Back on my Bike
27th September 2004
I've made it. The transition's happened. I'm back to full-time writing again. Phew!
Wednesday made the difference. I took Humphrey Barclay back to the school where I was teaching (Samuel Whitbread Community College) till the summer. Humphrey has a couple of existences. In one he is a top TV situation comedy producer. In the other he is Chief of Development of a tibe in Ghana, and as such he runs Friends of Tafo. i've been working to twin the English school with the Ghanaian community, and this return visit was my bid to cement the relationship. The heartfelt welcomes from students and staff were very cheering. The meetings were all effective. After three hours though I was very merry about driving off into my own version of a sunset. Ideas for books are truly flowing again. Life is feeling creative once more.
Thursday felt like Day 1 of a new life. I spent much of it in the British Library, researching a duo of non-fiction books plus material for a thesis on dystopian fiction. A trip down the road took in the new exhibition of Emily Young. Last year James and myself wandered into Kew Gardens, strolled across lawns, and found ourselves in the middle of a truly wonderful sculpture exhibition. Akin to the slave sculptures of Michelangelo, faces emerged from a range of ancient stone. The stones reveal their shapes but the images also open the eye to the stones themselves. The sculptor is Emily Young. The images in this new collection are, expressed at their very simplest, large polished discs, heads, and torsos. The setting, wandering through the corridors of the crypt with a special soundtrack guiding the journey, the sculptures set into various niches, give the flavour of a journey into such as Niyaux discovering cave art. A set of larger sculptures ring the grounds outside as well. They are startling, beautiful, heartfelt pieces fashioned from remarkable stones. We had Barbara Hepworth, the century has turned, and now we have Emily Young. her writings are mounted on the wall. fresh from a lengthy reading of the works of James Purdy, I recognized some of the same clarity, passion, wildness and control in her brief writings. I love the image of her hitting stone and releasing a smell captured from a sea some billions of years ago. I am touched by her notion of the stone carrying her work inside it for another bilion years, for some alien civlization to discover and thereby thinking kindly of human endeavour. Meeting Emily since, it's a delight to come to know the vivacious being that works diamond drills to uncover such stories in stone.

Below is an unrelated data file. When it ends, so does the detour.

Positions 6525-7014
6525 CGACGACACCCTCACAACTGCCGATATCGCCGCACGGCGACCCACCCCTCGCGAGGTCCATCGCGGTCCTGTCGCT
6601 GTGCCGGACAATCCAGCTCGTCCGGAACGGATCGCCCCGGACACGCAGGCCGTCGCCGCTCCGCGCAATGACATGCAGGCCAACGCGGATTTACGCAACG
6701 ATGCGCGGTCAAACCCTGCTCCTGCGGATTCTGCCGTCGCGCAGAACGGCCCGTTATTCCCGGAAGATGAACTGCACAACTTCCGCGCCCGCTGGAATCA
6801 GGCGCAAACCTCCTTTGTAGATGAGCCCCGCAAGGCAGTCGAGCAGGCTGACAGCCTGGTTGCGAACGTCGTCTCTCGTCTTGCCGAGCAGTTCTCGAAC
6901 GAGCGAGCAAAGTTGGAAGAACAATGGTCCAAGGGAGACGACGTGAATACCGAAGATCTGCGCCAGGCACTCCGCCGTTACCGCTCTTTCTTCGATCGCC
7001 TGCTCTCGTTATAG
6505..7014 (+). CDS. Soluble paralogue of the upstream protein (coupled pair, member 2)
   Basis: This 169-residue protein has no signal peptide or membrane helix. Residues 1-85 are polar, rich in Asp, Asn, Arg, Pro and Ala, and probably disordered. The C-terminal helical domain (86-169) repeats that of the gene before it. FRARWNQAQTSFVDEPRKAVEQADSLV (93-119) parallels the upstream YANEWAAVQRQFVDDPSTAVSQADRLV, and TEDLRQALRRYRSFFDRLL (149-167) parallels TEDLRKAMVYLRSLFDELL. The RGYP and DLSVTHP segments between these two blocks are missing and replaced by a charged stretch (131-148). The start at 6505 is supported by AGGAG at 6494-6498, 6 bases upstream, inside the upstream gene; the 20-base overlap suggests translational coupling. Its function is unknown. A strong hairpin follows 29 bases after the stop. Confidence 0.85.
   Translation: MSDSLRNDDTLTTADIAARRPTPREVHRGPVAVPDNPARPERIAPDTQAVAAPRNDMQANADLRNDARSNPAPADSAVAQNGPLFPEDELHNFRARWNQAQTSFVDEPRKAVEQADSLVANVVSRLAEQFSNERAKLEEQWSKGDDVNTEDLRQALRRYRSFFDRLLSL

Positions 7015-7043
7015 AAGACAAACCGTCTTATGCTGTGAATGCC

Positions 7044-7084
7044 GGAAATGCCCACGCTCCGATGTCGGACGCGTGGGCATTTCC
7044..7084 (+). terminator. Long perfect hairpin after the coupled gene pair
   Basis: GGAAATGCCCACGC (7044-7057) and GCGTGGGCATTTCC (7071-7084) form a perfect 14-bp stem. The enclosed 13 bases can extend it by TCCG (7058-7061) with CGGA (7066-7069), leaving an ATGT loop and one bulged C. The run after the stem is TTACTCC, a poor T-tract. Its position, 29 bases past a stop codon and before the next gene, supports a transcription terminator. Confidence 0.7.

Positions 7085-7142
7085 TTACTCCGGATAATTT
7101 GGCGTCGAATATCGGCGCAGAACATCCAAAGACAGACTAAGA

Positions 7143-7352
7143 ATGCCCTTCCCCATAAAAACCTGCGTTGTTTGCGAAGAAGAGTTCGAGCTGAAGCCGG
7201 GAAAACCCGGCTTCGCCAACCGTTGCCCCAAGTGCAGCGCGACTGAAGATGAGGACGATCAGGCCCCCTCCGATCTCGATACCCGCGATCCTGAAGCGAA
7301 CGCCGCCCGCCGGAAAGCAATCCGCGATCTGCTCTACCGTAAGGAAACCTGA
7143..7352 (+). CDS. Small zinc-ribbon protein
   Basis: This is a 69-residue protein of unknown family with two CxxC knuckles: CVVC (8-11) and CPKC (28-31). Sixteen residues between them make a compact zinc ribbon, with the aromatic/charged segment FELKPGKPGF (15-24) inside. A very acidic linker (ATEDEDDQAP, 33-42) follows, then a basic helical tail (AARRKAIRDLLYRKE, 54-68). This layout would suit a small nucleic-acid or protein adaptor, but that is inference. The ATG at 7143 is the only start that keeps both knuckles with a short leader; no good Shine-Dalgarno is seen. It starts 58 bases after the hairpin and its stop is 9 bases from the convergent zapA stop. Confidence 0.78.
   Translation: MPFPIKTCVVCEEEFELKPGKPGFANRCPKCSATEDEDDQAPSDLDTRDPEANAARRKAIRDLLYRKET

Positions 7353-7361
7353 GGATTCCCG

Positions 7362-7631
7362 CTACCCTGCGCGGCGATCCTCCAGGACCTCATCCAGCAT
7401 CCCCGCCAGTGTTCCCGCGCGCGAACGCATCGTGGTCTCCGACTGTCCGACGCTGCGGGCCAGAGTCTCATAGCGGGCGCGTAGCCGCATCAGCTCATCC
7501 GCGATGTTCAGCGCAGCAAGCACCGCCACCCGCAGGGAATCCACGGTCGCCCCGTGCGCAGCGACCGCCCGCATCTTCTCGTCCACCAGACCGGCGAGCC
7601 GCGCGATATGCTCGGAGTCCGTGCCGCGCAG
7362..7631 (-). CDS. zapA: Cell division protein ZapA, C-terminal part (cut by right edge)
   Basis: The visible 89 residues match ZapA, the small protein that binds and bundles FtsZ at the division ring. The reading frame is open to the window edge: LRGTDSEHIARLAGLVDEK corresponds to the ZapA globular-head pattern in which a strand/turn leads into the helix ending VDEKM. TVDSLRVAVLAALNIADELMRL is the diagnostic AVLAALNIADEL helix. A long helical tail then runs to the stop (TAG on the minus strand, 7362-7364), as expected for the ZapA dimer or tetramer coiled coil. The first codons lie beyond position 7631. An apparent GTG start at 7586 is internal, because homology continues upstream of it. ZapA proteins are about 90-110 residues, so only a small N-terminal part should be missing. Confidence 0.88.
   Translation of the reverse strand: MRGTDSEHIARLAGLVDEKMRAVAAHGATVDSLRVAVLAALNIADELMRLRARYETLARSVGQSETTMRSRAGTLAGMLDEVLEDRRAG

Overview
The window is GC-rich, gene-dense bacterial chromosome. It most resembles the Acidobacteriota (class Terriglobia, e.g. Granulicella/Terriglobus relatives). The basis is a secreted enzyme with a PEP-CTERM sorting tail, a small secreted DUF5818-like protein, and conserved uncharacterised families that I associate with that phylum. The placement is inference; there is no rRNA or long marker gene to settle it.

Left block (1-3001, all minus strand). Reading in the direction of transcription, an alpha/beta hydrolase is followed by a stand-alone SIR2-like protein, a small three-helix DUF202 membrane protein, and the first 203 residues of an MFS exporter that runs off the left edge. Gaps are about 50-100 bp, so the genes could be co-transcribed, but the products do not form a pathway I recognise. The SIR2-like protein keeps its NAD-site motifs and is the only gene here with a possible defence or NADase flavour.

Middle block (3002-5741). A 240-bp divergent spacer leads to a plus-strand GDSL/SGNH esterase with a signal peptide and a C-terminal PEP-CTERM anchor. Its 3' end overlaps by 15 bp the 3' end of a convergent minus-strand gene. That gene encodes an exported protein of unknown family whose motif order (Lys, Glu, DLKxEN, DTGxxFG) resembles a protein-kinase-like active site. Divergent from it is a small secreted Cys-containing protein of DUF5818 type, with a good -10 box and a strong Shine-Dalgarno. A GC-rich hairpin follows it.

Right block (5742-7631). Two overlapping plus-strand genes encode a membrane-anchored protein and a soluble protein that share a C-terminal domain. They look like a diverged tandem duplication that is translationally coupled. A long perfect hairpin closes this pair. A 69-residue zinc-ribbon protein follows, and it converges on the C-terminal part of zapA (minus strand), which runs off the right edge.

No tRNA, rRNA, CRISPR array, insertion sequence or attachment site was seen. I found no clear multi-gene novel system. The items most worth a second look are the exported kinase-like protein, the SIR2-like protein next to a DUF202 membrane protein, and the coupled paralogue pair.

The week was dragging to its Friday close, passing 3pm, I was feeling tired and grumpy, knowing my mood came from not having enjoyed any real creative writing for a good while. My new novel had stalled. I had written some chapters I no longer liked, had not found the courage to discard them, and did not know what to do in their place. What I in fact did was deploy a new trick. When you find something you don't like, step back to the last piece of writing you did like and change that the source for what went wrong is very likely within the preceding piece. So now the writing is flowing again. I am myself again. Life is fine.